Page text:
Embodiments of ALD permits fine control of thickness of the deposited layer because the layer grows by the thickness of less than or equal to a molecular layer of the deposited material in each deposition cycle. For example, monolayers of Al2O3 are from about 3 Å to about 5 Å thick, and in some embodiments, are grown as about 1 Å thick sub-monolayers in each deposition cycle (on average). Embodiments of ALD exhibit uniformity of thickness over a deposited area, for example, not greater than about 1% variation. Some embodiments exhibit 100% step coverage (SC) of surface features. The composition of the deposited layer is controllable by periodic substitution or additions of different reactants, permitting the manufacture of laminated and/or complex compound layers. Embodiments of ALD are performed at low temperatures, for example, about from about 80° C. to about 500° C., more typically, about from about 100° C. to about 400° C., and often at less than about 350° C.
Suitable materials for a reflectivity modifying layer 1170 that are depositable by ALD include Al2O3, SiO2, SiO2/Al2O3 laminates, titania (TiO2), zirconia (ZrO2), hafnia (HfO2), In2O3, SnO2, ZnO, and combinations thereof. Suitable source gases are known in the art. For example, precursor gases for Al2O3 include trimethyl aluminum (TMA) as the precursor gas, and at least one of water (H2O) and ozone (O3) as the reactant gases. Suitable source gases for SiO2 include trimethylsilane and O3/O2; SiH2Cl2 and O3; SiCl4 and H2O2; and CH3OSi(NCO)3 and H2O2. SiO2/Al2O3 laminates are suitably deposited by catalytic ALD using, for example, trimethyl aluminum (TMA) and tris(t-butoxy)silanol. Those skilled in the art will understand that in some embodiments, ALD will deposit a layer on all exposed surfaces of the device 1200, for example, the top surface of the movable reflective layer 1214, as in the embodiment of
A number of suitable chemical vapor deposition (CVD) techniques may be used to deposit dyes, metals, and semiconductors onto the MEMS device post-release. The CVD technique is chosen to produce a conformal thin film coating of the particular material, often through a low pressure process. Suitable metals may include for example aluminum, titanium, and molybdenum. By adding more metal to the reflector membrane and reducing the gap, a person skilled in the art would understand that light reflected from the MEMS device may blue shift. In some embodiments, silicon can also be deposited by a conformal CVD process to produce silicon capable of absorbing visible light and therefore trimming the spectrum. For example, GaAs, a compound semiconductor, deposited on the MEMS device, helps to tailor the absorption in the visible spectrum.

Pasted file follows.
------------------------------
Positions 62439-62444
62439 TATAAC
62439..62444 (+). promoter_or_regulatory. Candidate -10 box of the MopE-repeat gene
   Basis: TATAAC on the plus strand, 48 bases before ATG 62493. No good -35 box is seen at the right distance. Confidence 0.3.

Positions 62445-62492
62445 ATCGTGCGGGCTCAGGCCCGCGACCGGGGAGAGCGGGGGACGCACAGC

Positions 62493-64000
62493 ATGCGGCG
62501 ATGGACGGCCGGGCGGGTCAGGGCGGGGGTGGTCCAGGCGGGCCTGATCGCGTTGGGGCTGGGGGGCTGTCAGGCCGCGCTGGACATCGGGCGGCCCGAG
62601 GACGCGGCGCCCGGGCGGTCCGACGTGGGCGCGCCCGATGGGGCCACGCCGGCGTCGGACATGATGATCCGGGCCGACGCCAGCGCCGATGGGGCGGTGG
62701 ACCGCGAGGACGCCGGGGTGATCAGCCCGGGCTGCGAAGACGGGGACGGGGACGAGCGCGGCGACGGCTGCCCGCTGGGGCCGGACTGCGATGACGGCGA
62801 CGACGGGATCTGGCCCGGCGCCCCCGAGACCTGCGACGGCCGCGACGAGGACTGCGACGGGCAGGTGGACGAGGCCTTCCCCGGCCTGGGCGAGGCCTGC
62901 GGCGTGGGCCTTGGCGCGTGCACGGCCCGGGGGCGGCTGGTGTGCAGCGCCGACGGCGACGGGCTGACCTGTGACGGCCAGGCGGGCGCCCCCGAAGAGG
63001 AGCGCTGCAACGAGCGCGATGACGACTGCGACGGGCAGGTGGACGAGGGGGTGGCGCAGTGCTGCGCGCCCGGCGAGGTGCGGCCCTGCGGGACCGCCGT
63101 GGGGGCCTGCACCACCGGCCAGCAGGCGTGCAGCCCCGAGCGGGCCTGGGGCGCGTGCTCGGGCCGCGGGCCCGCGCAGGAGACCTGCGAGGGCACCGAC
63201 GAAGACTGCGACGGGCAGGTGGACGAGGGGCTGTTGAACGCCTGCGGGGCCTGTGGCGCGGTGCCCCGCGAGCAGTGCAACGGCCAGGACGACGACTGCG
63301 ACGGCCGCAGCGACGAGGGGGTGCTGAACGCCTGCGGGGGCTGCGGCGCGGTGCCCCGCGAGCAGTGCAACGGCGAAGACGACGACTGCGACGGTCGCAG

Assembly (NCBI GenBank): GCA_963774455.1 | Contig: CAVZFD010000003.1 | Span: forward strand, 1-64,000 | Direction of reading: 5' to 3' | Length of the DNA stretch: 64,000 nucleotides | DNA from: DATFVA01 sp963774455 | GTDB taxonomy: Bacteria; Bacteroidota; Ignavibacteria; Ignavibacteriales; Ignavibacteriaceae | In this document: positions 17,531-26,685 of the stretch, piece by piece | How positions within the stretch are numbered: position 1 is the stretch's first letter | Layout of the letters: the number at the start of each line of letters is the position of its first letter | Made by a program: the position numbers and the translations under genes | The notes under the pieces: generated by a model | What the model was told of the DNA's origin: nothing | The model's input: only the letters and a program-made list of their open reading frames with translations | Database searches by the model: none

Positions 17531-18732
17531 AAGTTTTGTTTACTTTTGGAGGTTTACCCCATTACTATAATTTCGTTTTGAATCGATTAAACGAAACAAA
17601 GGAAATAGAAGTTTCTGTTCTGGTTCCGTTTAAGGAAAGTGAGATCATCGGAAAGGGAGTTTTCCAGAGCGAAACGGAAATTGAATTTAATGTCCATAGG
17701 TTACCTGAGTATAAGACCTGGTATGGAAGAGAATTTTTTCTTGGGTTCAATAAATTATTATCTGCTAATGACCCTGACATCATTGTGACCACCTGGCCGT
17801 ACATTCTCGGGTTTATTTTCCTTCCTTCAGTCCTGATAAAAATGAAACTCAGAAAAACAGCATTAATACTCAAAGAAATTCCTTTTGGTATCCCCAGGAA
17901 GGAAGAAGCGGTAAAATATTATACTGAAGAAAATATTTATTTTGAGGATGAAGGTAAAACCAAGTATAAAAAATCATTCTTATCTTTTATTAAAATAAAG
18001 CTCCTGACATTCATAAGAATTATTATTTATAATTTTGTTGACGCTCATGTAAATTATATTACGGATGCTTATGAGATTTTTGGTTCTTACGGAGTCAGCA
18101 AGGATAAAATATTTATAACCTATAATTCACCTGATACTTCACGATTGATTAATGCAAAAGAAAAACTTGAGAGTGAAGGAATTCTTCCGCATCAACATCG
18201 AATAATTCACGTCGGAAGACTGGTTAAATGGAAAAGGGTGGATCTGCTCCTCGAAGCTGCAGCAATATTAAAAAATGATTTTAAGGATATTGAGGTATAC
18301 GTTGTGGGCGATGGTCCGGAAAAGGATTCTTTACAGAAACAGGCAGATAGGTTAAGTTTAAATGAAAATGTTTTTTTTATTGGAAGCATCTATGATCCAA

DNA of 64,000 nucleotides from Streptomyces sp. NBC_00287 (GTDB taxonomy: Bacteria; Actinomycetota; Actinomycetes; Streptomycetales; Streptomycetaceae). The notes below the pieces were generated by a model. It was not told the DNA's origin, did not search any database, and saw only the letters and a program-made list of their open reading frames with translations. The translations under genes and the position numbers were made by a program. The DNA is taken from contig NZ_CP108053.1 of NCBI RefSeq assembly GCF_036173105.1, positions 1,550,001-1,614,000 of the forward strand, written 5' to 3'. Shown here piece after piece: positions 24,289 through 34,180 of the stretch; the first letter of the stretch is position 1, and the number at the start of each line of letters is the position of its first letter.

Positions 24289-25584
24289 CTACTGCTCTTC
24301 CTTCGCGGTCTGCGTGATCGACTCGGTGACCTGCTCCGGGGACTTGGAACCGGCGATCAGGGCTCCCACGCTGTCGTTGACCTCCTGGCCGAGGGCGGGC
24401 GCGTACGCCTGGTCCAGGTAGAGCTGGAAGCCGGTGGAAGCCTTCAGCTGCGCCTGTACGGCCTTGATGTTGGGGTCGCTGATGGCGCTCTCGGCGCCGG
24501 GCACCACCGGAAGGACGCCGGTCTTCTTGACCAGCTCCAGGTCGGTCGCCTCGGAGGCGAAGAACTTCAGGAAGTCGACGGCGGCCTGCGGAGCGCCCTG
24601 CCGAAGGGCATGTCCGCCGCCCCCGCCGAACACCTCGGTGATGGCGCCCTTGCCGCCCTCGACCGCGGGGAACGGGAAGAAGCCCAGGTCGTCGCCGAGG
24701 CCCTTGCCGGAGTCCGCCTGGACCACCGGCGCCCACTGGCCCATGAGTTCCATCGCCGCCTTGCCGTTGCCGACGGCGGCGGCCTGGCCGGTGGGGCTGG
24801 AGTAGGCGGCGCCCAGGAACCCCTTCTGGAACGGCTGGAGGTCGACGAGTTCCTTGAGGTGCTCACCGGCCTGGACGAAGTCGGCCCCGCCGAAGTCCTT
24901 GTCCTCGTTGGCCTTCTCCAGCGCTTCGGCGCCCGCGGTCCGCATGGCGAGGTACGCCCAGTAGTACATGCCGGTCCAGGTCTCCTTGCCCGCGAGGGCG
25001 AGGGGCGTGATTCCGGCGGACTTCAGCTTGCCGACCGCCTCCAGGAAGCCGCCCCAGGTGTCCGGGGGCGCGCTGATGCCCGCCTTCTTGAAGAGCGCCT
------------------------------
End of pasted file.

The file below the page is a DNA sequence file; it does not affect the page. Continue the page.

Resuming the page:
Suitable materials for a deposition modifying layer will depend on factors including the nature of the material used in the reflectivity modifying layer, the method by which the reflectivity modifying layer is formed, and whether the deposition modifying layer promotes or inhibits deposition.
For example, where the reflectivity modifying layer is formed by ALD, some embodiments of deposition-inhibiting reflectivity modifying layers include hydrophobic layers, including self-assembled hydrophobic layers.
In some embodiments, R is a long-chained normal alkyl group, for example, comprising from about 8 to about 30 carbon atoms. In some embodiments, the alkyl group is partially or completely fluorinated. Other suitable hydrophobic layers (not shown) include hydrophobic polymers, for example, fluoropolymers, which are formed by any suitable method. In some embodiments, suitable fluoropolymers are deposited by reactive ion etching (RIE) using suitable precursors, for example, HCF3 or CF4+H2. In other embodiments, a hydrophobic layer is formed by treating the surface with HSiF3.
Suitable deposition modifying layers that promote or enhance ALD include layers that catalyze ALD, for example, layers that promote chemisorption of a precursor gas. In some embodiments, such layers are hydrophilic. For example, in some embodiments, the layer comprises an organosilicon compound with one or more chemical functional groups such as alcohols, amines, or carboxylic acids, for example, as illustrated in